Both coastal and giant redwoods, are the most excellent trees. The giant redwoods are endemic to isolated colonies in the Sierra Nevada. The coastal redwoods are endemic to the coastal region from the Oregon Border to San Luis Obispo County, which happens to include this region.
Coastal redwoods are so awesome that even the dead stumps from trees harvested a century ago are awesome. Most of the stumps in this region have been charred by forest fires. Yet, even after a century, they are still quite solid. They decay very slowly, which is why their timber is such a popular and important building material. Because the stumps are so big and would be difficult to get rid of, not many of us even try.
1. Compared to some of the tacky garden art that some people pay significant money for, this old redwood stump is strikingly sculptural. It stands so proudly out on this knoll on the edge of a small creek just above where it flows into Bean Creek. It is difficult to see in this picture, but a landscaper tried to obscure this stump with potato vine. Only a bit of twiggy growth can be seen at the top of the stump. The rest of the vine is now overwhelming the adjacent dogwood above. The trunk of the dogwood is to the right. Coastal redwood forests are innately shady. The potato vine is not very happy there. Even if it were happy, and were able to obscure the stump, would it really be an improvement?2. These two bigger stumps are just a short distance uphill and across the small creek. Old stumps are more often single, but surrounded by multiple trunks that emerged from the roots. Because almost all of the trees here had been harvested about a century ago, there are now many more secondary trunks per area than there would naturally be. It is not much of a problem yet, but these trunks will likely become more crowded as they mature.3. These are the same two stumps from the other side. This trunk coming up from within is likely from the same original root system. All trunks that develop from the same root system are genetically identical, so they look very similar from a distance. Some genetically identical groves can be quite broad, and include many trunks.4. This small coastal redwood trunk is not happy about the fence that is nailed to it.5. This is more what you expect coastal redwoods to look like. It is impossible to determine from this picture if these trunks are genetically identical secondary trees that emerged from the same root system, but their proximity to each other suggests that they likely are.6. This epiphyllum is the flower that I promised to those who expressed a concern than my Six on Saturday lacked adequate bloom. I shared a picture of this same epiphyllum earlier, but it has continued to bloom.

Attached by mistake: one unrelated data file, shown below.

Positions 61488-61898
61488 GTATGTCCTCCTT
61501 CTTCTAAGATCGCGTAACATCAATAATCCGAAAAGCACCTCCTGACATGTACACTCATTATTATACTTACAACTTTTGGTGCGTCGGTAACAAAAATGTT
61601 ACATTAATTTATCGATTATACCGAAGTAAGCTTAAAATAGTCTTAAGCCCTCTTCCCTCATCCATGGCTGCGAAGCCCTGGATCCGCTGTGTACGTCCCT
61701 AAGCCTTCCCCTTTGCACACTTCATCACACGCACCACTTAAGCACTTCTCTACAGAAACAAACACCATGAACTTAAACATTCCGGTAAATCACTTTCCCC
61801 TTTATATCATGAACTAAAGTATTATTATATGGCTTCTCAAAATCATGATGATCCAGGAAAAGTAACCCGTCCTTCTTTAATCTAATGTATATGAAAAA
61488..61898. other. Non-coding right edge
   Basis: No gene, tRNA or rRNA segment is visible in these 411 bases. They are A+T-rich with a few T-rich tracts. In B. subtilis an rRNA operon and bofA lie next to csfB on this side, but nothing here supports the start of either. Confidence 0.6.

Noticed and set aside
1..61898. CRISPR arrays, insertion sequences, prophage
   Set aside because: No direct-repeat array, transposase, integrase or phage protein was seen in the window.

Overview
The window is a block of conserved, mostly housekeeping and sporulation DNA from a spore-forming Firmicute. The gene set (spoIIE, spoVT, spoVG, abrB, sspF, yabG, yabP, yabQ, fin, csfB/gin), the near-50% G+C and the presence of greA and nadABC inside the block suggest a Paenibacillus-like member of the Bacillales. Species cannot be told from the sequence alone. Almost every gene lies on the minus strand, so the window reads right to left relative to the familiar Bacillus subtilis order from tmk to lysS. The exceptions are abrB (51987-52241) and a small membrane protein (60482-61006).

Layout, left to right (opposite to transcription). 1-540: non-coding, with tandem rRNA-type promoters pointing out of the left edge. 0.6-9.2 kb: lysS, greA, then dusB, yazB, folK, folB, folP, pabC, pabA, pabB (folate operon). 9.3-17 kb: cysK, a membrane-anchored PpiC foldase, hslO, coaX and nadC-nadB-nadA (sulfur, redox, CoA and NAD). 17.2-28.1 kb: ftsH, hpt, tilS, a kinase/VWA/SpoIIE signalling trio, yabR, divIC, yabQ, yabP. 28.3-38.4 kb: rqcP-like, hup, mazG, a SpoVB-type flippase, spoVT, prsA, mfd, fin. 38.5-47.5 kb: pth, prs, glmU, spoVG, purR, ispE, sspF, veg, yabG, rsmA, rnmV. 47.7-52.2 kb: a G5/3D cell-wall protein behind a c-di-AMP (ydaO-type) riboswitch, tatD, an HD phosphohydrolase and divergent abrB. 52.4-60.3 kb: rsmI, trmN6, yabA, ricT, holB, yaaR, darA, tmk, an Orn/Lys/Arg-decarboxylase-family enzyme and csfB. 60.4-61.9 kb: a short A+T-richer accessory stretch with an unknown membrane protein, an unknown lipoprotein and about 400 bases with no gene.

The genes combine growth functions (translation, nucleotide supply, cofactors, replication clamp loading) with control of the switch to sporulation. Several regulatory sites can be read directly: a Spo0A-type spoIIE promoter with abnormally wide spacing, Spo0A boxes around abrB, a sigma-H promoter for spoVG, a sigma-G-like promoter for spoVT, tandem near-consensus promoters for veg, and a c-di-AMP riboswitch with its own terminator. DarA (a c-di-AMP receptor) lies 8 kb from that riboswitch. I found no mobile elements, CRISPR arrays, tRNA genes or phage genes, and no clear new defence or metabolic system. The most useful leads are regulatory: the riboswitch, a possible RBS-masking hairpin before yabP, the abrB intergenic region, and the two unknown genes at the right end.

This is the link for Six on Saturday, for anyone else who would like to participate: